Mutations in this gene are quite common. If I see anyone with a mental health concern, I will usually test for this. That way, we know what we’re dealing with, and if we need to add activated B vitamins to correct the poor conversion.

It’s also been shown that anxious mums are more likely to have kids that develop mental health issues including anxiety. There’s no clear evidence whether this is solely genetic or if it’s a learned behaviour, so it can put a bit of pressure on anxious mums! But it’s also good motivation for you to get support for your own anxiety and manage it.


Past or current trauma can lead to anxiety in children. Trauma is beyond my scope as a naturopath, which is why I recommend working with a counsellor or psychologist. That way, you can address the trauma, and come up with strategies to deal with anxiety symptoms.

Gut health

Many symptoms of anxiety are related to the gut, like diarrhoea, pain, nausea and gurgling. There’s a close link between the gut and the brain – in fact, the gut is often called the ‘second brain’. So if the gut isn’t optimal, it can affect how the nervous system and brain work.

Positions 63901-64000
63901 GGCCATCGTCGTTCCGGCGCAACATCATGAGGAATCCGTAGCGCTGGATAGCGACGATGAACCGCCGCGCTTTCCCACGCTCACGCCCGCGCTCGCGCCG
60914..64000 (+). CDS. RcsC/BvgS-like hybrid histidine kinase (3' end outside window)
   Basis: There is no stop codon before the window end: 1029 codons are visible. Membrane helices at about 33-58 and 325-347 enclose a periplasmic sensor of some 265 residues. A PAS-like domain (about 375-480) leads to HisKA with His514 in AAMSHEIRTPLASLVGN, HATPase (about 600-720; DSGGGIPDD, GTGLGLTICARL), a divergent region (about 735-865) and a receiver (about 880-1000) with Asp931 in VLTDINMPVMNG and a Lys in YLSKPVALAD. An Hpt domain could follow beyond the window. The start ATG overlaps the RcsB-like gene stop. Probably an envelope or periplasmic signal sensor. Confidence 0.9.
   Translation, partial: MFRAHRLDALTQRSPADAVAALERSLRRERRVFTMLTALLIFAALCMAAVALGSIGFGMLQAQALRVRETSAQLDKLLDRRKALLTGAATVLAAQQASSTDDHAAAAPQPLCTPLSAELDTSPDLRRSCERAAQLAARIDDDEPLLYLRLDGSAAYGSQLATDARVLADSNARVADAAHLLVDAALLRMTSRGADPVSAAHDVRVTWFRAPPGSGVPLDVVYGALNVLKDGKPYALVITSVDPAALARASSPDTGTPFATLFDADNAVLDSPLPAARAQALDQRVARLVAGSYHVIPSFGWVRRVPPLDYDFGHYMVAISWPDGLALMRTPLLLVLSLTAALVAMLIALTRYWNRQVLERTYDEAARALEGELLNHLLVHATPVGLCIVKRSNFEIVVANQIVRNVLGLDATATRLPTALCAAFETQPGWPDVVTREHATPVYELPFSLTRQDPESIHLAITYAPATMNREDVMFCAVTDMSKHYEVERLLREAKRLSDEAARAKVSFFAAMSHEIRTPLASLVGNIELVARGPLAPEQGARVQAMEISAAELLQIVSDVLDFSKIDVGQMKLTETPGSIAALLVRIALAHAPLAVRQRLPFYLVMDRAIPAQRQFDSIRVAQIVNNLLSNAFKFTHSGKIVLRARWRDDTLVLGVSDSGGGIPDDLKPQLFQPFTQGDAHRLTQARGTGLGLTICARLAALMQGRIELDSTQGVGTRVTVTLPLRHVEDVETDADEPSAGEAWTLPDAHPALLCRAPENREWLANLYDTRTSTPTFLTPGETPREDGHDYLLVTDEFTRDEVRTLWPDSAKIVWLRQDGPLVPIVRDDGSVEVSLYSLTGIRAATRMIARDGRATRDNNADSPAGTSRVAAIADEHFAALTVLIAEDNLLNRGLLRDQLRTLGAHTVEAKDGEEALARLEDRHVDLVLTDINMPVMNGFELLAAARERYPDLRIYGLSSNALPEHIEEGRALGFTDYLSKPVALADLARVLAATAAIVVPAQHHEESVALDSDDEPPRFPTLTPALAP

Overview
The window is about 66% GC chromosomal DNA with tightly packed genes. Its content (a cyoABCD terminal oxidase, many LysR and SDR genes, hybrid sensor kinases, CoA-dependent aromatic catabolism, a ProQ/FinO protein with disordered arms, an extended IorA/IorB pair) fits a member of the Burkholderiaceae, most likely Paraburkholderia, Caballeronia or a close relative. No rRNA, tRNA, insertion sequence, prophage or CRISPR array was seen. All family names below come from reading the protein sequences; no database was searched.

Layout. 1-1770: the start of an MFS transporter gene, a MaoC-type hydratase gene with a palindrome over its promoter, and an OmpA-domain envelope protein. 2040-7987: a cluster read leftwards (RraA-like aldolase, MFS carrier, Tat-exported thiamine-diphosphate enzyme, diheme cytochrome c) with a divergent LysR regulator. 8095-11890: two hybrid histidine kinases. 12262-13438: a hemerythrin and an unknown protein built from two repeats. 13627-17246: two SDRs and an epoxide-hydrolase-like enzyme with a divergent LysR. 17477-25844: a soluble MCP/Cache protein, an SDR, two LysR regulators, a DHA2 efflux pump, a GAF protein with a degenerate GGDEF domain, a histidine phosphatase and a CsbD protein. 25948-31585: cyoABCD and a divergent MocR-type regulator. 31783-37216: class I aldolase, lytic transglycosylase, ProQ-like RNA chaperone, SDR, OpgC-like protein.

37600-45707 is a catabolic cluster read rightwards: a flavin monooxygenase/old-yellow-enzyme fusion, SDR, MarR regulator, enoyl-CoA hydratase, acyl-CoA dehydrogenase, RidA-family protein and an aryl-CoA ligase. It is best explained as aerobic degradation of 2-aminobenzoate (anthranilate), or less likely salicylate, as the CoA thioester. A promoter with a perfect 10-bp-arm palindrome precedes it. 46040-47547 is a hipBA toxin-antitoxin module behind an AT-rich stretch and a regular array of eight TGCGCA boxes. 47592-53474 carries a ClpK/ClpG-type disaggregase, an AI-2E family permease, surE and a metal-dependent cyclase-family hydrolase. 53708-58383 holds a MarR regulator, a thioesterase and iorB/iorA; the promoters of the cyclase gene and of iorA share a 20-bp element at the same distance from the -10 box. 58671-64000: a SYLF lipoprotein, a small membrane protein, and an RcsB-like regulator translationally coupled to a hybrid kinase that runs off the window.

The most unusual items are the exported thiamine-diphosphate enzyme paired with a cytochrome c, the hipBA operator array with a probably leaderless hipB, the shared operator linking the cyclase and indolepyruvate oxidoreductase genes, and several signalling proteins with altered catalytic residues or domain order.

Dysbiosis, or an imbalance of gut bacteria, has been linked as a potential cause of anxiety. In one study, half of the participants were given a probiotic, and the other half were given a common anti-anxiety medication. The probiotic group saw a similar reduction in cortisol and symptoms as the medication group. So probiotics could be just as effective as medications for anxiety!

A balanced microbiome is thought to protect the nervous system, the brain and the adrenal glands (HPA axis). This can control the reaction to stress and reduce the response to stressful situations. So the better your gut health, the greater your protection against anxiety.


Changes in hormones can have a massive impact on anxiety. Many women have experienced this as increased anxiety when they are pre-menstrual. Anxiety is more prevalent around puberty for girls. Boys may also experience anxiety that is triggered by puberty.

Oestrogen and testosterone are the main sex hormones that trigger anxious feelings. Low and high levels of both can affect mental health, so it’s best to focus on balancing them out. There’s no one way to do this, so it’s best to work directly with a practitioner.